March 2015

Church with Garden and Food Pantry Seeks Same

Introduction to The Episcopal Church's Asset Maps

This article is also available in Spanish here. Este artículo está disponible en español aquí.

Now there are varieties of gifts, but the same Spirit; and there are varieties of services, but the same Lord; and there are varieties of activities, but it is the same God who activates all of them in everyone. To each is given the manifestation of the Spirit for the common good.

(1 Corinthians, 12:4-7)

After months of sub-freezing temperatures and weeks of hopeful anticipation, spring seems to have finally sprung here in Chicago. Having grown up in North Carolina, I’m more than ready for warmer weather… and the opportunity to get back into our church’s garden.

I first came to St. Clement's Episcopal Church – with its food pantry and then dormant garden - in February 2012. My wife had just taken a position at the community health center in Harvey, a troubled suburban city just across the southern boarder of Chicago. We moved to be closer to her work.

Moving also meant that we needed to find a new church home. We were drawn to St. Clement’s, located a few blocks from the community health center, in part by her patients' stories of the pantry at the “red door church.” That door has been raised to icon status among our neighbors. Like many of our sister churches, St. Clement's has a mounting attendance deficit, with average Sunday attendance hovering around fifteen. And, also like many of our sister churches, St. Clement's is steadfastly, stubbornly, extending the hand of Christ's Kingdom to our neighbors who are hurting. Despite our small numbers on Sunday morning, the “red door pantry” provides food to well over 100 neighborhood families every week.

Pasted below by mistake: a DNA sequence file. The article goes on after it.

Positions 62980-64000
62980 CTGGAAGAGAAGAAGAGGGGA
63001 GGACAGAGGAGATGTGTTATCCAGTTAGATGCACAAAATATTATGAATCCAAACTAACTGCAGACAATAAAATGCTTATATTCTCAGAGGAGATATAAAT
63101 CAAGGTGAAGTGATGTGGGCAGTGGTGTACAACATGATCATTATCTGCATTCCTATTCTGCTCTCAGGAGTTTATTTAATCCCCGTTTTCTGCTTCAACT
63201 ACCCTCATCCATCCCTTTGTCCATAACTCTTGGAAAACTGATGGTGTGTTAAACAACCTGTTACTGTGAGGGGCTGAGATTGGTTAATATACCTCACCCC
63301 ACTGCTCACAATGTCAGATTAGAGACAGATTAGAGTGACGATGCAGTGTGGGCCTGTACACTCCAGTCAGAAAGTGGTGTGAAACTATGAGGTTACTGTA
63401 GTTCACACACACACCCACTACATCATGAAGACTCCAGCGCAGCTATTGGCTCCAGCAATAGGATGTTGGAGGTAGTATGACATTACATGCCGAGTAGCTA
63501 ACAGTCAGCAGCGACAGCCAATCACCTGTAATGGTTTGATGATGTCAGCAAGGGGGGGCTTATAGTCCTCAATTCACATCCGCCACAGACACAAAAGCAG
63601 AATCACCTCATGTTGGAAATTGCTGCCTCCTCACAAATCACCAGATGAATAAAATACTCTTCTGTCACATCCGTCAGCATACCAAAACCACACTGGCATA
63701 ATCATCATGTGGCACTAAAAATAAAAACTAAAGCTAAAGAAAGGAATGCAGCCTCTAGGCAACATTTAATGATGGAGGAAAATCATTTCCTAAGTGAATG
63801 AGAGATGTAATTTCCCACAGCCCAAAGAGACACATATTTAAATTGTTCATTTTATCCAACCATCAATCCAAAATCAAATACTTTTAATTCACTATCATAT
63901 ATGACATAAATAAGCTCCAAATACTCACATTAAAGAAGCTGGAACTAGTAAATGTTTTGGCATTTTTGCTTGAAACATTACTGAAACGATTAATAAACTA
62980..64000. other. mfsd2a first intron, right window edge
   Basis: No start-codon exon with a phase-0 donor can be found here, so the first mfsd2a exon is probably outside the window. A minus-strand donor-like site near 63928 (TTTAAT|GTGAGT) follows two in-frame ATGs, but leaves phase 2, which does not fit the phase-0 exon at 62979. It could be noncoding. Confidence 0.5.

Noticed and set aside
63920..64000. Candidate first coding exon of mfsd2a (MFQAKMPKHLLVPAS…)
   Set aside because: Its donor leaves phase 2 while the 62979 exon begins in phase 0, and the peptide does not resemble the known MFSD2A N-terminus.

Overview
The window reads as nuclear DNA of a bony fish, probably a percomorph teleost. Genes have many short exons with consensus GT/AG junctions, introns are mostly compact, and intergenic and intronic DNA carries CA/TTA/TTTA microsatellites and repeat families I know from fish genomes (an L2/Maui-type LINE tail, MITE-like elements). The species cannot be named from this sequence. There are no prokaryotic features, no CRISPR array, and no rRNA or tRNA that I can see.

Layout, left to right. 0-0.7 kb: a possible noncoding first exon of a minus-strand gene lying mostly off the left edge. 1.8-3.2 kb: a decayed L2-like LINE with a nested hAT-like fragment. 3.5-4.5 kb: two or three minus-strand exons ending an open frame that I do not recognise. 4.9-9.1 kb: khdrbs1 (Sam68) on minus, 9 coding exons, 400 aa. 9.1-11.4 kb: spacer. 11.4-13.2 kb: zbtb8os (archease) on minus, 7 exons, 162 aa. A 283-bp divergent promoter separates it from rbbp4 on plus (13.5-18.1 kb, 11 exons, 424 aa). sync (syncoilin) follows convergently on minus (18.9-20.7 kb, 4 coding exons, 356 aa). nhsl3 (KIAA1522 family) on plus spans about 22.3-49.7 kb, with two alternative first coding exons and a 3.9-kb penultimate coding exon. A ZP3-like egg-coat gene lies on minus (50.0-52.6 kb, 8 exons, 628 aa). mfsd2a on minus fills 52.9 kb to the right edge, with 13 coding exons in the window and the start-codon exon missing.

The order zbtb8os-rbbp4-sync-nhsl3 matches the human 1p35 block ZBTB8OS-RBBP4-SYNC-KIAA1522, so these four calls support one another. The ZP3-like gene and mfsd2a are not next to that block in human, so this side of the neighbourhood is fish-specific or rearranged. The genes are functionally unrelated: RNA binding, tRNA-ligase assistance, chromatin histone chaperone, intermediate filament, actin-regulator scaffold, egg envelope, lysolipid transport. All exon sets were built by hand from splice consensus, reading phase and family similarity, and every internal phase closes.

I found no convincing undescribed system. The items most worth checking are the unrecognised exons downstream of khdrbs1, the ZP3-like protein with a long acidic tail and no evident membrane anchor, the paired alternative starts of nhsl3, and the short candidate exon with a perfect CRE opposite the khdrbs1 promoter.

Mary Lou’s community garden

In the summer the red door pantry supplements the canned goods given to our guests with fresh vegetables from Mary Lou’s community garden. Located on a formerly vacant lot adjacent to the churchyard, the garden was started by St. Clement's member Mary Lou Smith after the two abandoned houses on the lot were destroyed in the early 1990s by a fire. A master gardener through the University of Illinois extension center, Mary Lou tended the garden with enormous faith and care until age forced her to retire in 2010. When I came to St. Clement's the garden had been fallow and empty for two years. After just three weeks worshiping at St. Clement's I mustered all of my 22-year-old zeal and gumption and volunteered my services as coordinator for the community garden project. I had learned to garden from my grandparents as a kid growing up in North Carolina but had exactly zero experience managing this type of project.

There are times in all of our lives where it is easy to see God's hand at work. I needed a place to belong and feel productive, Mary Lou's garden needed a gardener, and the people of St. Clement's had enough faith to turn me loose on the project. That first year the garden thrived and our guests enjoyed fresh vegetables all summer long. Then winter came, bringing a welcome break, at least for the first few weeks. This was my first Chicago growing season and only my fourth Chicago winter.

By mid-December my garden zeal teamed up with my cabin fever and I went a little crazy. By late December seed catalogs began arriving in my mailbox in all their titillating glossy glory. I began attending diocesan meetings and gardening planning meetings. In late January as I was flipping through one of my glossier catalogs dreaming of spring, I noticed a small article towards the back about the “seeds of hope” program. This seed supplier was encouraging community gardens associated with feeding programs to write in for a free supply of seeds. I jumped on it and applied.

Wanted: A congregational networking tool